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Thursday, March 21, 2013

Carnegie Museum of Natural History presents Garden of Light: Works by Paula Crevoshay

Carnegie Museum of Natural History presents
Garden of Light: Works by Paula Crevoshay
More than 60 fine art jewelry pieces inspired by nature

Midnight Seduction (ladyslipper orchid)
Sapphire, blue zircon, black diamond, 
coral, and abalone pearl pendant by 
Paula Crevoshay; photo by Chris Chavez
Pittsburgh, Pennsylvania…Experience the beauty of nature through more than 60 original pieces by award-winning jewelry artist Paula Crevoshay in a new exhibition, Garden of Light: Works by Paula Crevoshay.

Featuring stunning jewelry depicting botanicals, insects, and more, the single-artist exhibition appeals to nature lovers as well as fans of lapidary art. Many of the pieces are shown juxtaposed with spectacular minerals and insects from the Carnegie Museum of Natural History collection as examples of the nature-created materials by which Crevoshay is so inspired. 
Opal, white gold, blackened chodium, 
black diamond, and black spinel brooch 
by Paula Crevoshay; photo by Chris Chavez

From a magnificent orchid pendant to a tiny spider pin, these one-of-a-kind pieces in Garden of Light celebrate the beauty and interdependencies of the animal, plant, and mineral kingdoms. 

Garden of Light is on view at Carnegie Museum of Natural History April 13–August 11, 2013, in Wertz Gallery: Gems & Jewelry, part of Hillman Hall of Minerals and Gems. Garden of Light is supported locally by Merrill Lynch Wealth Management.     
“It’s in our nature to mimic Nature,” says Crevoshay, and so she does with the skill of a sculptor and painter in her pieces which are as much fine art as jewelry. Crevoshay uses her work to further the beauty she sees everywhere in the world. “As an artist, I mirror back to nature that which it inspires in me, which in turn strikes a chord in my viewers.”
Luna Moth
Opal, chrysoprase, moonstone, and 
diamond brooch/pendant by Paula 
Crevoshay; photo by Chris Chavez

Highlights of the exhibition include:
  • Gold, opal, sapphire, and incredibly rare conch pearls, just a few of the materials that are incorporated into the pieces
  • Exhibits of “ecosystems” featuring pieces which reflect the biodiversity and important relationships between plants, insects, and the elements, such as water in the garden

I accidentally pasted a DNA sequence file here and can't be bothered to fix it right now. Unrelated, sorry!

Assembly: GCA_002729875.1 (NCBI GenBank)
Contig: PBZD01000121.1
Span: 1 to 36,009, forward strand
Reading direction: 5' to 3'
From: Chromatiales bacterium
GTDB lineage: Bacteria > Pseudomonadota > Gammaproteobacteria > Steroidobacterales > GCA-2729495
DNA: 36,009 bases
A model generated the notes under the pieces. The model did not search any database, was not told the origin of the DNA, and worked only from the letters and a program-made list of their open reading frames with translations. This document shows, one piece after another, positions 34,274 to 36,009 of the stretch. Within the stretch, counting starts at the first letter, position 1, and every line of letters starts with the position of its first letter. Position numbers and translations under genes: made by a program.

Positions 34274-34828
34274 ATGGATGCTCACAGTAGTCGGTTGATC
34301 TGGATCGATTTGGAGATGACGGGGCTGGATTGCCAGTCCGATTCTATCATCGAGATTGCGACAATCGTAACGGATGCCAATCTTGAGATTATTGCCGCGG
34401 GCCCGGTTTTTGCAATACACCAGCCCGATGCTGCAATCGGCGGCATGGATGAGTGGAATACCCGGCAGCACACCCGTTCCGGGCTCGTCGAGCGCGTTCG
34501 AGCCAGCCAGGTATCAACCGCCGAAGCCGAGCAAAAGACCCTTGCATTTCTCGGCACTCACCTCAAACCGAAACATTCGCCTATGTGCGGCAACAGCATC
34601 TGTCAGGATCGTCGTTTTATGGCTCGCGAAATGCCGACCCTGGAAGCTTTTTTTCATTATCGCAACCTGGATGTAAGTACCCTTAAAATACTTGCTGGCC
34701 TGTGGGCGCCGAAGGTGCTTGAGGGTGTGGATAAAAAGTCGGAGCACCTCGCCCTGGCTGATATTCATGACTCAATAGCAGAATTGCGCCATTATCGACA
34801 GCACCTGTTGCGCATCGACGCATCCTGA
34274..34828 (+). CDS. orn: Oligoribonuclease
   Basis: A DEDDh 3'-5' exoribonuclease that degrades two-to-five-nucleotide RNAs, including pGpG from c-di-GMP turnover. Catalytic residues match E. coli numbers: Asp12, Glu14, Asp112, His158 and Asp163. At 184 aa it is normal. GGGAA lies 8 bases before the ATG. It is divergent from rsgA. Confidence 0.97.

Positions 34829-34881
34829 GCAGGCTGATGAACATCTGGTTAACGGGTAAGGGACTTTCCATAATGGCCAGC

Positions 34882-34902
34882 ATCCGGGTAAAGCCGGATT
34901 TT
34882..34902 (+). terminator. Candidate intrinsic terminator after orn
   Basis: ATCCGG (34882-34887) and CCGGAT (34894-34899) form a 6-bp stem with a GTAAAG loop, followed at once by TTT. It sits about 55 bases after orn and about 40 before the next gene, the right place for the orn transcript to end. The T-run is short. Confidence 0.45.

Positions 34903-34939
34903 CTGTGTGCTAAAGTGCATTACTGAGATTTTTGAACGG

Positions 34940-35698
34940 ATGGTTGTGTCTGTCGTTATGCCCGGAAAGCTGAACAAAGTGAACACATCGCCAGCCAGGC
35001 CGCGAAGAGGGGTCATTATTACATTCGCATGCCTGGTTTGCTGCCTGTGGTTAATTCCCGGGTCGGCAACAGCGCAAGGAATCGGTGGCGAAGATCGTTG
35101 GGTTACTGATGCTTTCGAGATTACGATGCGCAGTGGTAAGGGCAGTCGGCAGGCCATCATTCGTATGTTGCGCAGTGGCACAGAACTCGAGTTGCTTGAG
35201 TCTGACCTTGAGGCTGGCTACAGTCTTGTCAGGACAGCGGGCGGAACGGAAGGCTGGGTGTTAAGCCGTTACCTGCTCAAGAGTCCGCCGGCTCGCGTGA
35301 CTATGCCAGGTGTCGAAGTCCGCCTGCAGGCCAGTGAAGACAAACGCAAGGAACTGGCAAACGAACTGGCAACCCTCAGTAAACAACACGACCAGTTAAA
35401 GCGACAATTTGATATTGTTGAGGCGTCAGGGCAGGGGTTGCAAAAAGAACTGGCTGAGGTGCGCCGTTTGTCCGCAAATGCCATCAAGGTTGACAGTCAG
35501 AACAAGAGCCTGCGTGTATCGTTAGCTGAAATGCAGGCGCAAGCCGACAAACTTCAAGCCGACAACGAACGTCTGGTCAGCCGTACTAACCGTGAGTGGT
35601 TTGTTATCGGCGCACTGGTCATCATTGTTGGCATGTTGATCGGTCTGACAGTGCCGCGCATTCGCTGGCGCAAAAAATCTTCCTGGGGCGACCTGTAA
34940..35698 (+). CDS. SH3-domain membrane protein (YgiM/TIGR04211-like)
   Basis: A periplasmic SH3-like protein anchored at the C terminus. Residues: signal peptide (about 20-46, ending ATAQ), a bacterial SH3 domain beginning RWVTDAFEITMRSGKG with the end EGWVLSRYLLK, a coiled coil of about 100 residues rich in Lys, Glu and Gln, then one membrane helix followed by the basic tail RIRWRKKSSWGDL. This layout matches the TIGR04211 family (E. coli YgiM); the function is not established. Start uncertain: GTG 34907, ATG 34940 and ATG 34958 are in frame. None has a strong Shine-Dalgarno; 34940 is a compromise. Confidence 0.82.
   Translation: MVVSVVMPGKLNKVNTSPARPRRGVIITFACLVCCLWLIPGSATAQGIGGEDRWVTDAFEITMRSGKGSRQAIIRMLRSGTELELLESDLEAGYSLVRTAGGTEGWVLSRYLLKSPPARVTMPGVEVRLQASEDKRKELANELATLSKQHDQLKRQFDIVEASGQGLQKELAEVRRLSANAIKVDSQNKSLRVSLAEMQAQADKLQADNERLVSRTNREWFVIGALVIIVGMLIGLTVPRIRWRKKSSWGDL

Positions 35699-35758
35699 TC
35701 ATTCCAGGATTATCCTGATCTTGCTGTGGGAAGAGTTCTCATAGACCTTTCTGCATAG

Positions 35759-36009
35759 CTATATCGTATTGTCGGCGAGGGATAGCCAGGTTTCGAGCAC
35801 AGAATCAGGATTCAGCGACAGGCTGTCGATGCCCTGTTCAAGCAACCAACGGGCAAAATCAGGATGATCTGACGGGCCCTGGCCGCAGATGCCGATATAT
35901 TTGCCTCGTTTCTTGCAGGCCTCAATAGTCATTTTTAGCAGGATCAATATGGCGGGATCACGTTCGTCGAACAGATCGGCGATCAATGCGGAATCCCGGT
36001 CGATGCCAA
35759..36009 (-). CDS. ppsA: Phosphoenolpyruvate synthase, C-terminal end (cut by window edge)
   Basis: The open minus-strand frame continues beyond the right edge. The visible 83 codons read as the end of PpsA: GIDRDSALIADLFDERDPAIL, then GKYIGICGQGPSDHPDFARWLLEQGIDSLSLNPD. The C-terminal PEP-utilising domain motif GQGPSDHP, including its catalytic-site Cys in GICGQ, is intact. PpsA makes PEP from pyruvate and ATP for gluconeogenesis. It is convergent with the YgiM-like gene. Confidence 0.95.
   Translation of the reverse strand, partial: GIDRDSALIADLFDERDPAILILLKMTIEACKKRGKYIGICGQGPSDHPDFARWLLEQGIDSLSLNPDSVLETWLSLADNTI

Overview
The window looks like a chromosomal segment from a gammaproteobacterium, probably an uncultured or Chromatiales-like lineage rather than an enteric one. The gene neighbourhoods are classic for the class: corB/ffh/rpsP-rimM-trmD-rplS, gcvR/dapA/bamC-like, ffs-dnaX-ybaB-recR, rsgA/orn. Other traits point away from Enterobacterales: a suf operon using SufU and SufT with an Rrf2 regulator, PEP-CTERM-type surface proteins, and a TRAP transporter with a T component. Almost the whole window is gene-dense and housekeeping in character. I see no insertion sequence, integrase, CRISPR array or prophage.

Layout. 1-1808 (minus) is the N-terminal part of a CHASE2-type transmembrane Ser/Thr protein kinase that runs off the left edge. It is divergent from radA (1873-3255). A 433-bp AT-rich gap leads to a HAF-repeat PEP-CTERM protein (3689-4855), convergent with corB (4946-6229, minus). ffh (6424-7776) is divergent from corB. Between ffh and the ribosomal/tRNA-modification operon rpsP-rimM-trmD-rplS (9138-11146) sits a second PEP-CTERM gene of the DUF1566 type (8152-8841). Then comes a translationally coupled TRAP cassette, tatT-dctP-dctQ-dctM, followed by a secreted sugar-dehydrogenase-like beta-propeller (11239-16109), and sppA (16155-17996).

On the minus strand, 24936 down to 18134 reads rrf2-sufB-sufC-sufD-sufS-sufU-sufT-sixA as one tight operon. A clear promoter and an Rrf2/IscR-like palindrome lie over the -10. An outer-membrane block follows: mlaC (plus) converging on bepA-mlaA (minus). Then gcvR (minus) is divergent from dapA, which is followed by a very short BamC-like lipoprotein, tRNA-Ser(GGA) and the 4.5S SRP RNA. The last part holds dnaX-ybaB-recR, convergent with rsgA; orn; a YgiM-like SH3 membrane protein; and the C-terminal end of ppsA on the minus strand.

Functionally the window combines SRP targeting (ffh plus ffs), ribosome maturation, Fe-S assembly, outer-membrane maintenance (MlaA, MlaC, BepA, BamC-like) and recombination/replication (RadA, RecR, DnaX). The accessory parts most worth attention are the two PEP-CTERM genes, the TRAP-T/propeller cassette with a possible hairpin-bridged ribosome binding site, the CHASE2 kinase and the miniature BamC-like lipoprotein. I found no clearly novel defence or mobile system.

Moonstone, black diamond, opal, 
    and diamond brooch/pendant by 
    Paula Crevoshay; photo by Chris Chavez
  • A selection of gem-laden orchids by Crevoshay paired with specialized insects pulled from the museum’s invertebrate zoology collection that would pollinate the orchid species in nature
  • Natural mineral specimens showing the transformation that takes place from mineral to work of art at Crevoshay’s hand
  • The role of color—especially hues of green, blue, and red—in the garden ecosystem, explored and exemplified by the gems and minerals of the jewelry
  • Charming characters from sprites to nymphs, inspired by but not from nature, representing the long cultural history humans have of trying to capture the beauty, spirit, and essence of nature

About the Artist
Paula Crevoshay has been a jewelry designer for more than 30 years. Her artistry focuses on original, one-of-a-kind pieces. Her work combines her love of art, history, and nature. She is considered one of the foremost jewelry designers of our time.  
Opal brooch/pendant by Paula Crevoshay; 
photo by Peter Hurst Photography

The Carnegie Museum of Natural History, one of the four Carnegie Museums of Pittsburgh, is among the top natural history museums in the country and is redefining what it means to be a 21st-century natural history museum. It maintains, preserves, and interprets an extraordinary collection of 22 million objects and scientific specimens used to broaden understanding of evolution, conservation, and biodiversity. Through four new Centers, Carnegie Museum of Natural History generates new scientific knowledge, advances science literacy, and inspires visitors of all ages to become passionate about science, nature, and world cultures. More information is available by calling 412.622.3131 or by visiting the website,

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